It seemed like a big move to make, and he wasn't sure he was ready to do it just yet. He supposed it'd be smart to get to know the townspeople, and he guessed that showing up at an (ugh) auction and volunteering might be a good way to do it.


"You owe me," he told Becca.


Her eyes widened and she clapped her hands together. "If you do this, I will totally owe you. We just really need twelve and having you as our hottest bachelor will be a total coup, I promise."


Jack wasn't so sure about it being a coup, but he'd take the compliment. He pocketed the flyer. "So what, you just need me to show up in some chaps and swagger around? Romance the ladies?" He grabbed her hand and mock-kissed the back of it.


Becca giggled and let him kiss her hand. "I'm going to tell Hank you did that."


"And let my brother kick my ass into next week? Why, Becca, I'm hurt. I thought you liked me." He clutched his chest.


"Oh, I do. I just like Hank more." She beamed at him. "And thank you so much for doing this. I promise I really do owe you."


"I already know how you can pay me back."


"You do?"


Jack nodded. "You still cut the hair of that real estate lady? Gimme her card. I've got some questions."


He might as well see what was for sale around Painted Barrel.


Chapter Two


Annnnnd we're going to ease into pigeon pose," the yoga instructor cooed to the class in a smooth, easy voice. "Let's stretch those hips, ladies. Get them opened."


Layla was such a dork, she always snickered quietly to herself at the double entendre of "opening her hips" every time she came to the pigeon pose. Not that she was great at the pigeon pose. Her hips did a lot of things-banged into walls, squeezed into too-tight jeans-but they did not open like the instructor's did. Instead, Layla's pigeon pose was more of a dying pigeon. Possibly a turkey. She chortled at the mental image.


"Shhhh," Amy hissed at her from the mat at her side. Amy, darn it all, was able to do a remarkable pigeon pose. "Everyone can hear you laughing," she whispered.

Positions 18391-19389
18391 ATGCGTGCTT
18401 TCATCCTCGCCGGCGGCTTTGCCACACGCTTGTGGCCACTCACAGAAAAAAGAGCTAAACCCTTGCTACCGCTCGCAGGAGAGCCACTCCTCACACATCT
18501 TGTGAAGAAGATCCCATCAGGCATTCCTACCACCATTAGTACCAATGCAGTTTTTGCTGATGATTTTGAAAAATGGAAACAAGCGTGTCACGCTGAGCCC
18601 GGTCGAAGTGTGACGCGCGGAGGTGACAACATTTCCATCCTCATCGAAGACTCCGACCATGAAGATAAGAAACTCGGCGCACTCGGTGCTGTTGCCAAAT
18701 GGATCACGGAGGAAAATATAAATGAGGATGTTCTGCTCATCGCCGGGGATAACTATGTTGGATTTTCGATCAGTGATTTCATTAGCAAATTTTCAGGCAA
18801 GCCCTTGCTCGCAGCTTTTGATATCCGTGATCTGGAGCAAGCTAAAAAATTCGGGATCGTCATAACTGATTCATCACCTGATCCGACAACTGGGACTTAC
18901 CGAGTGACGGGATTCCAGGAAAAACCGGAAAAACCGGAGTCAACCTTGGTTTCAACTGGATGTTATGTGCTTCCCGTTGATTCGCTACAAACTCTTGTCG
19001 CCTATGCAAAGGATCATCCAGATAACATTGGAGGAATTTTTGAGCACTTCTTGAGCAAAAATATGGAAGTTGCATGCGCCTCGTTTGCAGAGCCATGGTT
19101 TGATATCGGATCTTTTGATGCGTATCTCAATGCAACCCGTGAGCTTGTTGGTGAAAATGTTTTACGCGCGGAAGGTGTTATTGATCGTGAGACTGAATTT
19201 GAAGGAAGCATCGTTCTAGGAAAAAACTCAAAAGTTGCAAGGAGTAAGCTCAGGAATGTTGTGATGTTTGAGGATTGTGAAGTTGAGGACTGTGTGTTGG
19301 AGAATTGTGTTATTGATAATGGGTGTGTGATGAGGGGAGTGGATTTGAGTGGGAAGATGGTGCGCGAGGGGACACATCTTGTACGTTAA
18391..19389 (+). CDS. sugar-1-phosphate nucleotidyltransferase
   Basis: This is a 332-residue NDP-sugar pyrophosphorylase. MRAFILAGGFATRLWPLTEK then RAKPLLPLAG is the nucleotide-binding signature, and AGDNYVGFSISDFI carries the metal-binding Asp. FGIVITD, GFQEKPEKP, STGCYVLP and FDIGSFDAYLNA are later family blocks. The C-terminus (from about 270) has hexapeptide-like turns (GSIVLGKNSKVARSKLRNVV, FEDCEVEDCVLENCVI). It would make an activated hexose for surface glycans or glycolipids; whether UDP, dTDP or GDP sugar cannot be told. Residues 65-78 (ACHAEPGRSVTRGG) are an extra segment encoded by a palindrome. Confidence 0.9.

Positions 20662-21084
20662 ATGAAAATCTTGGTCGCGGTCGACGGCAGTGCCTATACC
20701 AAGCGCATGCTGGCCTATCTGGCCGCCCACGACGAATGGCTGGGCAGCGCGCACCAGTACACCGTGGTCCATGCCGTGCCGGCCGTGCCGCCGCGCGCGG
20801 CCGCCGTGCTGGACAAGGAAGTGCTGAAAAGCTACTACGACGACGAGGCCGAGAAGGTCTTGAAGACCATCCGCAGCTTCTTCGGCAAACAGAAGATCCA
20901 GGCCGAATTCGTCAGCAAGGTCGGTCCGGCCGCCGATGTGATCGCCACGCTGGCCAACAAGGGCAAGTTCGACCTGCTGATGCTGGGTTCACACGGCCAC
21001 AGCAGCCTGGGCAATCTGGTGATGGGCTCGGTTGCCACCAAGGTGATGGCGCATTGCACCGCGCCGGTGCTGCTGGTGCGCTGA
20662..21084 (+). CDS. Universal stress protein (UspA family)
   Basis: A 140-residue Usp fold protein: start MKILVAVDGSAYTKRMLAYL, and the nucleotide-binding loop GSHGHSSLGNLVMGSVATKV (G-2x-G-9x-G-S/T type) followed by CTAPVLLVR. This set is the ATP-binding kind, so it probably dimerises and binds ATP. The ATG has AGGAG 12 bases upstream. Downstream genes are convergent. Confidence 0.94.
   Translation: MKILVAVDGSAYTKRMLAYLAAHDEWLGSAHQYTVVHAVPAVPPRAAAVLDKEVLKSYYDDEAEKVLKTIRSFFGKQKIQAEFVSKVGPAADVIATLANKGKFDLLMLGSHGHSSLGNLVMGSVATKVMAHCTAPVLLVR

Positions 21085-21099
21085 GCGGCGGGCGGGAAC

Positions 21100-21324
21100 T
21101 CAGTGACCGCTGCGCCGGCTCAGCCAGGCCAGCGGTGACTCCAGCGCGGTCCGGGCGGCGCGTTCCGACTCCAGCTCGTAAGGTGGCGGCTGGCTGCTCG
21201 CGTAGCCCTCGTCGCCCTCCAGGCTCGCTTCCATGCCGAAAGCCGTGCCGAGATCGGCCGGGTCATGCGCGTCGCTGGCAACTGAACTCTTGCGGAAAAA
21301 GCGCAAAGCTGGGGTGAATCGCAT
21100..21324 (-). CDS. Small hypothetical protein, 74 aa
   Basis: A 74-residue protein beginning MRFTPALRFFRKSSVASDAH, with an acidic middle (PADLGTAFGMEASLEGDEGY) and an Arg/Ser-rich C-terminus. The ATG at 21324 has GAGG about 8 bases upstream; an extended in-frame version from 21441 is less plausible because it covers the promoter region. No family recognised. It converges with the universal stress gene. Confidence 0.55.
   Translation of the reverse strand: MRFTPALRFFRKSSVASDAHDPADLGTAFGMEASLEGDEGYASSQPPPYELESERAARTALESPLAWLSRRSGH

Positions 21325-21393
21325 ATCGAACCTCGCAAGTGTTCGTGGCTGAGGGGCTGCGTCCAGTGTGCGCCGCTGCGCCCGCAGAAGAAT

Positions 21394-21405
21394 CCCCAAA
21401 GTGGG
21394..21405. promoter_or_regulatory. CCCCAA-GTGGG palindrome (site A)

"Sorry," Layla said, though she wasn't all that sorry. She tried to lean forward to force her muscles to open up a bit more, but all it did was remind her that she had a bit of a tummy roll and her workout pants exacerbated the issue. "I think my hips aren't very open. They're more 'Fort Knox.'"


One mat ahead of her, Becca giggled.


Amy put her finger to her lips, but she was twitching, trying to hold back a smile. It was like this with every class. Layla was absolutely terrible at yoga and all things physical, so she tended to cut up and make jokes through the class so she wouldn't feel so very awkward. Plus, she liked making her friends laugh. She'd have quit the class weeks and weeks ago if it weren't for Amy and now Becca. It was nice to have friends. Layla had been in Painted Barrel for three years now and it had taken her this long to make friends, and how sad was that? But she just wasn't good with people.


Like the yoga instructor, who was glaring quietly at her and not looking very Zen.


Layla closed her eyes and tried to sink into the pigeon pose-she really did. When they switched legs, she gamely did so, even though she accidentally kicked Amy in the side. She knew she was hard to take in sometimes. She was an accountant, which wasn't exactly a thrill-a-minute career. She lived in a small town, alone. And most of her hobbies were, well, they were dorky compared to what most women her age liked. Single women in their late twenties liked dancing and going out to clubs, didn't they? Or shopping and getting their hair and nails done. Layla liked crafts-the more ridiculous the better-and video games. And board games.


Basically, she was a nerd, and it was awful hard to meet other nerds sometimes. Nerds didn't run in packs. Nerds were lone wolves. Thus, Layla had been lone-wolfing it around Painted Barrel for far too long.


But she'd met Amy, and Amy was the sweetest-and somehow most clueless-woman the accountant had ever met. She'd come out of a bad, controlling marriage without a clue of how bank accounts or finances worked. Layla had felt sorry for the schoolteacher and gave her her personal cell phone number so she could ask questions without coming in to Layla's office, and though most of the questions had started out with things like "How do I pay my water bill?" it had turned into a genuine friendship. Through Amy, she'd spent more time with Becca, too. Funny how she'd done Becca's taxes for her hair salon for two years now but they'd never talked for more than five minutes. Now they were friends, going to yoga classes and getting drinks together twice a week, and Layla no longer felt like the saddest lone wolf alive.


Her mat squeaked as her foot moved across it, sounding like a fart, and Layla snort-giggled again.


Less lone wolf and more rabid, mangy mutt, she decided.


They moved from pigeon pose into a few resting poses, and then the class was done. Layla immediately leapt up. "So, are we going for drinks? It's my turn to buy."


Amy lay flat on her back on her pink mat, her cheeks flushed and her thick bangs sweaty. "We doing alcoholic drinks or coffee drinks? Because I definitely want something cold."


"Becca?" Layla asked. "What do you prefer?"


Becca had a crafty look on her face. "Let's go down to the café and get some iced cappuccinos. Amy and I have to talk to you anyhow."